I also agree that having a lower cost of living isn't everything. I mean, if that was all that mattered, I would be living in Brownsville, TX.

It's about finding an equilibrium for yourself.
Which is exactly what I am saying.

The people flocking inland are not flocking to the cheapest possible option. They are moving to cities with urban cores and amenities. (but still at a cheaper price tag than coastal cities.) They are finding the equilibrium that you speak of, not choosing the cheapest available house...
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Old 08-07-2014, 01:34 PM
 
Location: Center City
6,866 posts, read 7,817,078 times
Reputation: 9497
^^^ I really never portrayed "the Midwest as only offering "a cheap house" and nothing else..." I've possibly spent more time there than you - who knows? First of all, I've been to all 50 states. In addition to living 26 years in Houston, I lived 18 or so months in KCMO, have visited St Louis 4 times, been to Chicago 4 or 5 times, and visited Cleveland, Columbus and Cincinnati. If Denver counts as inland - yea - been there too. Detroit - yea. Tulsa - check. Milwaukee - yea. Albuquerque - 4 or 5 times. Phoenix 4 times. The other big Texas cities - check. Need I go on? All of these places I liked or I wouldn't have visited. So quit lying: I DID NOT SAY THE MID-WEST IS CHEAP HOUSING AND NOTHING ELSE! We just don't want to live there any more and it's worth it to us to pay more for our housing so that we can live elsewhere. Period.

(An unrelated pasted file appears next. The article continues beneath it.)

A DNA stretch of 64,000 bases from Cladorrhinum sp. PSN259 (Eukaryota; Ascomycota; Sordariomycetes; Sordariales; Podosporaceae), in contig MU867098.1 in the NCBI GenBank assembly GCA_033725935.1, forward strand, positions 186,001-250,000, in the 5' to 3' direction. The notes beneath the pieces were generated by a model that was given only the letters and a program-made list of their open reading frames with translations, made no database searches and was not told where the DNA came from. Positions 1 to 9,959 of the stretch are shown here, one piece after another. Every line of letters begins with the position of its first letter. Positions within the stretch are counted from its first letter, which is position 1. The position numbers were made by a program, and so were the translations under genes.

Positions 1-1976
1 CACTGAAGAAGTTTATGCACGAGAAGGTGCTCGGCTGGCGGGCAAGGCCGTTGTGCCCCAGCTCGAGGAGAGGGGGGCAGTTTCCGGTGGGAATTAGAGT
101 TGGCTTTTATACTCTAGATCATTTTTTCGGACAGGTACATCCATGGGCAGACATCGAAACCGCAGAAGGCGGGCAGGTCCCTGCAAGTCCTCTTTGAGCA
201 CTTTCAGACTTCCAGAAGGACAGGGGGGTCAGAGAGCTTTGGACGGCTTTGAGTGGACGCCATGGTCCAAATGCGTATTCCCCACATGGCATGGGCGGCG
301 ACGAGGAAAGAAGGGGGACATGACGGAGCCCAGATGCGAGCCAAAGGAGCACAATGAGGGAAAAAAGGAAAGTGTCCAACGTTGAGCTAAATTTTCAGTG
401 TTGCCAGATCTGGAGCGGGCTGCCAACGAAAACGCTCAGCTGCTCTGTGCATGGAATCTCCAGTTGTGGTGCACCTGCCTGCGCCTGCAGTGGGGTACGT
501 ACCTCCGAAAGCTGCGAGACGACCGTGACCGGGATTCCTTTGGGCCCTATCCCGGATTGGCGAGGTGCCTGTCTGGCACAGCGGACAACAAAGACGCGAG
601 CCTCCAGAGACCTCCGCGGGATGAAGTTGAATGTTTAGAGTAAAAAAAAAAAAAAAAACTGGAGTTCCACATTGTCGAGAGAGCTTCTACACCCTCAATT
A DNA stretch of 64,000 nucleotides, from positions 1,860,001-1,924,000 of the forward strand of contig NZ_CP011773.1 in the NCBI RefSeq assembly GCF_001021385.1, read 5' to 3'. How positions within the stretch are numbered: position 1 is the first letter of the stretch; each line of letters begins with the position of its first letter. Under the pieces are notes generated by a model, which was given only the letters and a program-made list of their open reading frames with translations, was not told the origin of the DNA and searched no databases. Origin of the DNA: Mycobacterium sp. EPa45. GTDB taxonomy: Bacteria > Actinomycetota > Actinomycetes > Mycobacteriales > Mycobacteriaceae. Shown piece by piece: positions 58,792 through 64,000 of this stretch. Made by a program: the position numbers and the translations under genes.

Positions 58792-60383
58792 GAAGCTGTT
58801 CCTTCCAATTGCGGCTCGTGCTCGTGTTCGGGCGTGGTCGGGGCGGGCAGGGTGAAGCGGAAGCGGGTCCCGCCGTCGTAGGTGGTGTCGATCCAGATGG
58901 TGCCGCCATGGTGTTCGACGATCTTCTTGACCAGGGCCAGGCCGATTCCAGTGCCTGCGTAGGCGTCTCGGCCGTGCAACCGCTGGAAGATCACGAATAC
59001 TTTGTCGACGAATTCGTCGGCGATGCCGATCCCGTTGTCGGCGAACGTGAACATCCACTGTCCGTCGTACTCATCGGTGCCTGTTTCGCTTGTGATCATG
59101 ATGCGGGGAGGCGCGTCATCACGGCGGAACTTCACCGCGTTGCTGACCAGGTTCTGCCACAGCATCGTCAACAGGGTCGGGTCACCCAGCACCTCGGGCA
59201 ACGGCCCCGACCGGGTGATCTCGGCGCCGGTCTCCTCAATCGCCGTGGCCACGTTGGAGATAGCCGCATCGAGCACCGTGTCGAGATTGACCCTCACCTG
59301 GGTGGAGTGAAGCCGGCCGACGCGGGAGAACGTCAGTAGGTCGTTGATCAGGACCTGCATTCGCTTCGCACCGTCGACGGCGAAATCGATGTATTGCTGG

I'll simply stand by my actual words in this thread and leave it at that. If you want to continue to misinterpret them, intentionally or otherwise, you're on your own.